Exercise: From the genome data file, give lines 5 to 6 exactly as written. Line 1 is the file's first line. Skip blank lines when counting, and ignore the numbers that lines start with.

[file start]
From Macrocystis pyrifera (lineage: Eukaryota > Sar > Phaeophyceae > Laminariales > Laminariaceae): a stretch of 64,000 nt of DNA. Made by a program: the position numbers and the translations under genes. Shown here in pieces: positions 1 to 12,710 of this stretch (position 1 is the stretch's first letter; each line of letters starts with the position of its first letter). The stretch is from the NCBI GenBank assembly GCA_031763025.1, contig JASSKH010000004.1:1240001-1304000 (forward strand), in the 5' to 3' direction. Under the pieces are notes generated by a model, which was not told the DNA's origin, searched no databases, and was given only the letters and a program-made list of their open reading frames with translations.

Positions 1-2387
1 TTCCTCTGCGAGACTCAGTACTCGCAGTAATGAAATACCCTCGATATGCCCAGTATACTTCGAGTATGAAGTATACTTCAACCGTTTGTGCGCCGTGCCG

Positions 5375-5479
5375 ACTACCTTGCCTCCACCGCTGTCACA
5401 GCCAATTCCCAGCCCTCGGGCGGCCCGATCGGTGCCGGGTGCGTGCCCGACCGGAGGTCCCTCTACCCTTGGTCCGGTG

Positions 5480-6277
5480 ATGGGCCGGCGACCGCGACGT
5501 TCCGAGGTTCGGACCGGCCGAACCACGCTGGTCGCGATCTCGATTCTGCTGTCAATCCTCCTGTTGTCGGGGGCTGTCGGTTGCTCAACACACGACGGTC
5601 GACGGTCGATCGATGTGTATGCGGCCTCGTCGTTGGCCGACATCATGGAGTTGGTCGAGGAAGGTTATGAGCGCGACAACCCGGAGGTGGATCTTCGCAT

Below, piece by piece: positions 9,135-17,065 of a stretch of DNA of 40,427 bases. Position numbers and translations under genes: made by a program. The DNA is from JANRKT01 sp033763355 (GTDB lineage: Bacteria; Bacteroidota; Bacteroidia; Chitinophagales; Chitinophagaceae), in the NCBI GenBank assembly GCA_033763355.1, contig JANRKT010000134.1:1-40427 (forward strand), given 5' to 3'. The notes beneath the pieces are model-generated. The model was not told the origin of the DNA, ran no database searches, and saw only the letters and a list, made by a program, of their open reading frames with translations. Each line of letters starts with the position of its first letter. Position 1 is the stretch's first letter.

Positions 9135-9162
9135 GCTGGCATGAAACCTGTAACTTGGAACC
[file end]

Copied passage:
5375 ACTACCTTGCCTCCACCGCTGTCACA
5401 GCCAATTCCCAGCCCTCGGGCGGCCCGATCGGTGCCGGGTGCGTGCCCGACCGGAGGTCCCTCTACCCTTGGTCCGGTG